The 10% of candidates who even attempt to prepare a brief statement really stand out from the crowd during networking events and job fairs, and I almost always want to know more about their background, experience and skills. I will take the ball back in my court and dig deeper into what they’ve done, and it makes it easy for me to think about where they might fit into my company.
When I’m recruiting, I’m always thinking about where someone could fit within my organization as a whole. Even if I don’t have a position immediately available, I may know of an upcoming position that could be a great fit for you. A clear explanation of the value you would bring helps recruiters develop a clear picture of where you might fit within an organization.
For the 90% who stand there for five minutes explaining the complex arc of how they ended up living in their sister-in-law’s basement, I do my best to probe, redirect and learn more about them and their experience, but you have already lost your best chance at making a great first impression. The difference between the candidates who prepared and those who didn’t is glaring and it’s never in favor of the latter.
The bottom line is, as a job seeker, if you have any interest in immediately standing out from the pack, take some time to prepare and think through the story of YOU! Brag about the specific value you would bring—in civilian terms—to an organization. Highlight your unique skills and training.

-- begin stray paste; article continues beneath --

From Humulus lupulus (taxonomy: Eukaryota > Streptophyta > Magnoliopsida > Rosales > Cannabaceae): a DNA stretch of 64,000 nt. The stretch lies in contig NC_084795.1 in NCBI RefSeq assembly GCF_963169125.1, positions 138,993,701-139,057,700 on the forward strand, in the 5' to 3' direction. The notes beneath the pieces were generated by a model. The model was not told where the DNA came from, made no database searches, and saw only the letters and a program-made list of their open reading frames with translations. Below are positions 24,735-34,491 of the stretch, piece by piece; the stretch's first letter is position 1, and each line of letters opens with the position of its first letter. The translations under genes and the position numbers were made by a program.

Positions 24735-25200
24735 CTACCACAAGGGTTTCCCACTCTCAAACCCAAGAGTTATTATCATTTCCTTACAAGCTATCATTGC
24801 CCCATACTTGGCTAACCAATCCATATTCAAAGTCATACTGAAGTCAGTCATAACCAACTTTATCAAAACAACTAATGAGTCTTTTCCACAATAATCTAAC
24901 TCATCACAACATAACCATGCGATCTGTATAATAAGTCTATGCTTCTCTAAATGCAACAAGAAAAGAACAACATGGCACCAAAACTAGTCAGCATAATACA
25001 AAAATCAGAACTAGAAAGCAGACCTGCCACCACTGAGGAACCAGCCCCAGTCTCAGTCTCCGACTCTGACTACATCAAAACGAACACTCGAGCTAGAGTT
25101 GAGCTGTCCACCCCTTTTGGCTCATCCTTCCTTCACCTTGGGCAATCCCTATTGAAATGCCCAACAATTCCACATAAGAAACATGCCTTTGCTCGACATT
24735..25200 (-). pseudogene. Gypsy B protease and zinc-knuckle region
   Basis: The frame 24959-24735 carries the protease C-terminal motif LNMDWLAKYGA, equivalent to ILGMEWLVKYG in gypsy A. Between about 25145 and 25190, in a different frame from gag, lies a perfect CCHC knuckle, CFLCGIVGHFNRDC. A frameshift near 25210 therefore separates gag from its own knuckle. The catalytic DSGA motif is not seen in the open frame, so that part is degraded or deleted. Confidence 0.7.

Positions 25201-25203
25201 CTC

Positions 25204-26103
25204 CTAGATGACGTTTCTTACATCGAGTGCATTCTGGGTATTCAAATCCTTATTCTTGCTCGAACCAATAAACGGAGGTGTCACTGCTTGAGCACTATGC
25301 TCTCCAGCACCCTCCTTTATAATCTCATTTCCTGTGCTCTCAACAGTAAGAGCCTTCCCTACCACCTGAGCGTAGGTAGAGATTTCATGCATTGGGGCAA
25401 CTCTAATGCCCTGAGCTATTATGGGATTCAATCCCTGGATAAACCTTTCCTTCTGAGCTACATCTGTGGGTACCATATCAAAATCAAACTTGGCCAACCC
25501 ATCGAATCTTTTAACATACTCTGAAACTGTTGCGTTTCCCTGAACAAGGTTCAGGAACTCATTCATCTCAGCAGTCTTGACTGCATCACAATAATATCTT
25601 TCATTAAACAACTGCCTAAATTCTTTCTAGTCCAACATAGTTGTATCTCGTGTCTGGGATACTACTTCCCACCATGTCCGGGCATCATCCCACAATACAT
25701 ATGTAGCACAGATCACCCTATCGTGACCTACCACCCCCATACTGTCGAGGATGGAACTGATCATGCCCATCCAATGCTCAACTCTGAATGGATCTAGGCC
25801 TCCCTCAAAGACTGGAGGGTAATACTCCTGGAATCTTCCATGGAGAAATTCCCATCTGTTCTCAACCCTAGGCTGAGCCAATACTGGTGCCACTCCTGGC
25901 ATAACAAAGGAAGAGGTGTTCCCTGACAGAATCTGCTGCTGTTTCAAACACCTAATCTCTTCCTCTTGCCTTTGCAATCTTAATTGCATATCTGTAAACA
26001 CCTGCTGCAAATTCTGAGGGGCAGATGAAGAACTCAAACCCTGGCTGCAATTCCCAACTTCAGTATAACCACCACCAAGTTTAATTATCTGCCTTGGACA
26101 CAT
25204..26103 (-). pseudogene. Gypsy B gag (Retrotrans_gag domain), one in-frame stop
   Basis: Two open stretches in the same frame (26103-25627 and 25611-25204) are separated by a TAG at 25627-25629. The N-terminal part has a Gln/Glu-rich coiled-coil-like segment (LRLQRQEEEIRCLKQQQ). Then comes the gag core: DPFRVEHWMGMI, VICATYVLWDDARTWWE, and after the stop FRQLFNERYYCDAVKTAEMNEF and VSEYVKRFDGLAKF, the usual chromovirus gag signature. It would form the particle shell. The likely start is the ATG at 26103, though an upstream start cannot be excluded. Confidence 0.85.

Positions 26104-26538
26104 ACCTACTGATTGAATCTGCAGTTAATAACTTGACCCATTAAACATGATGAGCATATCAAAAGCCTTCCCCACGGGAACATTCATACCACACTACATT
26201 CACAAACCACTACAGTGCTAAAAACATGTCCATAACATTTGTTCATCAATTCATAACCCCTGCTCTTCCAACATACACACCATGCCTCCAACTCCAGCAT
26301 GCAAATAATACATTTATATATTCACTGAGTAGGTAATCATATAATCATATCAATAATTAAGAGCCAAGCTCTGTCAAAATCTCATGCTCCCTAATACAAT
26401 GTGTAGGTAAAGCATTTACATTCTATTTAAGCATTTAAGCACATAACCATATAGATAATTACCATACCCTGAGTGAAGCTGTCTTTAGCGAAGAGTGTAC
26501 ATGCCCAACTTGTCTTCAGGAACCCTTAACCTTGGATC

Tell me why hiring you, a veteran, will be better for me and my organization than hiring any one of the 10 civilians I’ll speak to after you. You are there to sell yourself, and as a recruiter, I want to know what I’m getting in a big, bold pitch up front. Being prepared will also give you more confidence while speaking at these events, and will definitely put you a step ahead of your competition!
Ready to practice your pitch? Register for the G.I. Jobs Virtual Career Expo, where you can chat one-on-one with recruiters looking to hire veterans. Registration is free, but seats are limited, so be sure to reserve your spot at the link below today!
Bryan Wolfe has worked as a global corporate recruiter since 2007. He is a 10-year US Army and Marine Corps veteran who specializes in engineering, supply chain and IT recruitment. Connect with him on LinkedIn any time for a confidential career discussion.
This article has been modified to meet updated editorial standards at G.I. Jobs, which may include the augmentation of material that reflects the expertise and experiences of our staff.